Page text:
LONDON, UK (GlobalData), 19 July 2012 - It has taken the lupus research community over 50 years to produce a new therapy. Although it is now a year old, Benlysta (belimumab) is the first human monoclonal antibody for the treatment of lupus. There are four main types of lupus: neonatal, discoid (DLE), drug-induced (DIL), and systemic lupus erythmatosus (SLE). When lupus is discussed, most often times it is in reference to SLE as it affects the majority of patients.
Lupus is a chronic autoimmune disease that presents in masquerading ways thus making for difficult and precise diagnosis. Patients display abnormal immunological function and production of autoantibodies which lead to complex immune system malfunctions. Etiology is unknown, but research has led to an association between age, sex, logistics, and race. SLE is more common is women of childbearing age as there may be a link between estrogen as a promoter to T and B-cell stimulation as well as macrophages and cytokines. Epidemiologic data from lupus registries is needed to make a direct correlation between geographies, however research has shown prevalence in the US among Asian, African-American, Afro-Caribbean, and Hispanic-Americans to be higher than that of Americans with Eastern European descent.
Since lupus is such a complex disease to diagnose correctly, there is one physical tell-tale sign of its presence and that is the “butterfly” rash which develops across the nose and cheeks. Other signs and symptoms reported include fever, fatigue, and weight loss. The skin, musculoskeletal system, and pulmonary system are primarily affected as well, but lupus can touch on all systems of the body. The first drug, Buffered ASA (aspirin), was approved for lupus in 1948 followed by Chloroquine.
Previously known as LymphoStat-B, Benlysta inhibits the activation and survival of B-lymphocytes thus inhibiting BLyS also known as the B-lymphocyte stimulator. It is believed that elevated levels of BLyS contribute to production of autoantibodies that are found in lupus patients. There are several hurdles Human Genome Sciences (now a part of GlaxoSmithKline) tackled to gain approval for Benlysta more than half a century later.
First, there is very little known about the pathophysiology of the disease as patients present differently. While there is evidence of a genetic link and environmental contributors, the etiology is unknown. With these factors missing, identification of targets and pathways for new drug development is hindered. Second, enrolling patients into clinical trials has proven difficult in that a sufficient number of quality patients to recruit is lacking due to the heterogeneity of lupus. The patient population presents with different signs and symptoms and risk factors thus studying a uniform patient population is almost none existent in lupus clinical trials. Third, specific clinical trial endpoints prove challenging. The desire is to show statistically-significant treatment effect, but with the lupus population, determining how and when to measure specific endpoints presents a problem especially without a biomarker as guidance. Finally, there is a range of therapy regimens that lupus patients are on which contributes to the complexity of designing a clinical trial specific for lupus. There is no standard of care to follow during a trial therefore trials may involve the current treatment plus the intervention arm during a trial.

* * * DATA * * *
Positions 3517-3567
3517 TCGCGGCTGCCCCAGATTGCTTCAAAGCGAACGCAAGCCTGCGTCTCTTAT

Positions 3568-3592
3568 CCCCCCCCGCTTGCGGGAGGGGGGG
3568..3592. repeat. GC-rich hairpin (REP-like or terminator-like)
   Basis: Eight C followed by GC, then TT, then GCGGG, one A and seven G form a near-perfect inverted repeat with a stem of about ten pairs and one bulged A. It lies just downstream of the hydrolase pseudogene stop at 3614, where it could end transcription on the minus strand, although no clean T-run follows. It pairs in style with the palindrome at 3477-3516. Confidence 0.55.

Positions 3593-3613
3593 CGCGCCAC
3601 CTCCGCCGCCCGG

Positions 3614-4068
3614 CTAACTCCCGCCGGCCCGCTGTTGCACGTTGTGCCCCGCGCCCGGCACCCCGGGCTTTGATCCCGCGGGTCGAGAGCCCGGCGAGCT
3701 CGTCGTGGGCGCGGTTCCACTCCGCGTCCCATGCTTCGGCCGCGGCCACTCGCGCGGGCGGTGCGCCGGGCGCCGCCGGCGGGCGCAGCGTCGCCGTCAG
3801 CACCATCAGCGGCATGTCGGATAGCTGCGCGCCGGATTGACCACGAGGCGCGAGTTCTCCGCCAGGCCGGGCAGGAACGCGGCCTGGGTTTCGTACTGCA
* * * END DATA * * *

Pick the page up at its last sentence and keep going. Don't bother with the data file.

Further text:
With these barriers coming to light, there will be another new therapy coming to market in the next several years. Anthera Pharmaceuticals, Inc. based in California is developing a selective peptide drug targeting B-cell activating factor also known as BAFF. Currently known as A-623 or blisibimod, it has completed a randomized, double-blind, placebo-controlled Phase IIb study of 547 patients with active SLE in multiple centers worldwide. Study results showed that the 200mg weekly injection of blisibimod showed efficacy as early as week 16 and beyond the 24-week primary endpoint. Statistically significant improvements were seen at week 20 versus placebo as well as in patients receiving background steroid medication versus placebo. As blisibimod will be moving into Phase III clinical trials, Anthera’s Senior Vice President and Chief Medical Officer Dr. Colin Hislop said “These results continue to validate the importance of Phase II studies to identify the appropriate patient, dose, and endpoint in order to optimize our Phase III study design”. With that said, GlobalData believes that the data accumulated from the Phase IIb study will be paramount in designing a successful Phase III clinical trial in order to produce the second novel therapy in the past 50 years.
Benlysta had a slow take-off grossing $59.2m in sales in the last three quarters of 2011, but it was approved in numerous countries by year’s end. Estimated sales for Benlysta in 2012 are said to be about $230m with first annual profits likely by 2015. The surprisingly slow uptake of Benlysta allows for blisibimod to develop into a promising drug as it currently has more desirable features than that of Benlysta. Blisibimod has a dosing regimen of one injection weekly to that of Benlysta which requires a series of dosing before the maintenance dose begins. Also, Benlysta has limitations on usage pertaining to specific patient populations and has not been studied in combination with other biologics.
These attributes of blisibimod including a different mechanism of action, will set it apart from Benlysta.
*Barriers to Overcome in Lupus Drug Development
This expert insight was written by GlobalData immunology and neurology analyst, Dina Rufo. If you would like an analyst comment or to arrange an interview, please contact us on the details below.
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